Plants

Cymbidium Orchid

Cymbidium

Ulrike Hanninger Ulrike Hanninger

Big flowers, big requirements: If you feel up to the challenge of the Cymbidium Orchid, you’ll be rewarded with an array of unique flowers. Here’s how to do it.

Growth type
  • rhizome
Growth height (from)
from 15.00cm to 100.00cm
Growth characteristics
  • upright
  • overhanging
Flower color
  • purple
  • yellow
  • orange
  • red
  • pink
  • white
  • brown
  • multicolored
Flowering time (month)
  • January to March
  • October to December
Flower shape
  • Uniflorous
  • terminal
Flower characteristics
  • lightly fragrant
Leaf color
  • green
page format
  • long
  • narrow
Sheet properties
  • evergreen
Light
  • scattered light
Soil type
  • gravelly to sandy
Soil Moisture
  • fresh
Lime compatibility
  • sensitive to lime
Nutrient requirements
  • moderately nutritious
Humus
  • low humus
Decorative or utility value
  • Flower Decoration
  • picturesque growth
Winter Hardness
  • frost-sensitive
Use
  • Bouquets
  • Planters
  • Winter garden
Garden style
  • Pot garden

Origin

Cymbidium Orchids owe their name to the shape of their flowers. The lips of the plant are shaped like a boat - “kymbos” in Greek". Cymbidium was then derived from this. The natural forms of the plant, which the genus emerged from, are native to Northern India, Burma and Thailand. But they are also found in Indonesia and Australia. You’ll predominantly find modern hybrids, which have been cross-bred to make them suitable for indoor cultivation. They are available in many different colors and shapes. Some grow to a height of over three feet, while others have a more compact growth habit. Despite the smaller plants being particularly good for windowsills, they actually thrive in temperate conservatories with plenty of space and light. This makes it easier to achieve lower nighttime temperatures – the most important requirement for free flowering, healthy plants.

In terms of their environment, the extremely beautiful Cymbidium Orchids have very specific requirements. But for experienced Orchid owners or enthusiasts, a Cymbidium Orchid can definitely be a great addition and a real gem in their collection.

Growth

Cymbidium Orchids, as well as the hybrids sold here, can grow very tall. They can reach heights of more than 3 feet with the flower spike being even higher than the rest of the plant. Mini Cymbidiums remain much smaller at 5.9 to 9.84 inches.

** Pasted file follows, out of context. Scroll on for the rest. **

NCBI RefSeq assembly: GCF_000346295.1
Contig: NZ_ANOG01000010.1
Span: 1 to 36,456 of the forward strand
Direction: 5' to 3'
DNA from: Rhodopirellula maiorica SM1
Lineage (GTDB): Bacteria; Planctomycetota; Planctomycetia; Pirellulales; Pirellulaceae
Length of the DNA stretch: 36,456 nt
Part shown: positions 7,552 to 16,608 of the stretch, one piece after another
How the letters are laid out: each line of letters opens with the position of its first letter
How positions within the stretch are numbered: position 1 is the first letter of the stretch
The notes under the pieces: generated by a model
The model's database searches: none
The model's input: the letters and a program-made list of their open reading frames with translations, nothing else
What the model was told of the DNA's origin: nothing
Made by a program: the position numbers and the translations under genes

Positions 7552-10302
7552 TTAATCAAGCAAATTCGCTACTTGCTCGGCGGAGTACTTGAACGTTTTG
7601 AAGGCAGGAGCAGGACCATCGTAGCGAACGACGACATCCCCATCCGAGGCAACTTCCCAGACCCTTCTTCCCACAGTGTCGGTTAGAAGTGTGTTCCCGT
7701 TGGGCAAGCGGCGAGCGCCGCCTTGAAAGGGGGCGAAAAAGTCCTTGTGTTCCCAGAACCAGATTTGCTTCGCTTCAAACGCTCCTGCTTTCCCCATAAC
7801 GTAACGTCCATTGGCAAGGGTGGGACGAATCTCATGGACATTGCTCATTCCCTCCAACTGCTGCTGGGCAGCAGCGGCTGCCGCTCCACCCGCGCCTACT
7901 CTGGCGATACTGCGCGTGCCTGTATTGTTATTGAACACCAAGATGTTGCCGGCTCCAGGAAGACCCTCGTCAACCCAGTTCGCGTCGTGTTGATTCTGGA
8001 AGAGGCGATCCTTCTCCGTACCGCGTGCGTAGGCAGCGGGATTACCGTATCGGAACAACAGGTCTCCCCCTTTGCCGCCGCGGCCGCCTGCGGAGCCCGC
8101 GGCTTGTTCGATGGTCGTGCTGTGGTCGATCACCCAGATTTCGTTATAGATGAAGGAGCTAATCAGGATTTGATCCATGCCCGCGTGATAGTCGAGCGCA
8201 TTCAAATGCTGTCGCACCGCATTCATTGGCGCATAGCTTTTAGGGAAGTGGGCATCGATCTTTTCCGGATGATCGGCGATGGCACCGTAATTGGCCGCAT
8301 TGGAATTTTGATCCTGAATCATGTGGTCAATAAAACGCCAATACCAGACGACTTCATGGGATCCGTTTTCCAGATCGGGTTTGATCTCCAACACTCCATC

Leaves

The leaves are green and can grow to lengths of more than 39 inches. They are slender and curve downwards slightly.

Flowers

The length of the flowering period (winter to spring) is determined by the ambient temperature. If the Cymbidium is flowering, it should be kept at a maximum temperature of 57 degrees Fahrenheit (ideally colder), otherwise the buds will fall off. Conservatories are ideal, the plant will then be in bloom for a good two to three months. Some species give off a pleasant fragrance. Depending on the species, the blossoms can reach a size of 5.11 inches on the long flower spikes. They often need to be supported with a stick.

Did you know? Cymbidium Orchids are particularly good as cut flowers and last at least three weeks in a vase. Provided that you change the water regularly.

Cymbidium Orchids in brown

Cymbidium Orchids can even have unusual brown blossoms

Location

Large-flowered Cymbidium Orchids need a location with a cool to mild temperature. Mini Cymbidiums also thrive in the living room at normal room temperature – provided that nighttime temperatures drop by 46 to 50 degrees Fahrenheit. The plants can stay outside in the garden from around May to September, and depending on the weather, even to October. But they do need to be protected from both direct sunlight and rain. The best location during winter is a bright window in an unheated room. A conservatory meets most of the exotic plant’s requirements in terms of temperature, space and light. As already mentioned, a cool room temperature is essential during the flowering period. Once the buds have opened, the temperature can be increased to 61 degrees Fahrenheit. All Cymbidium Orchids favor a bright room, but need to be protected against direct sunlight, especially in summer.

Substrate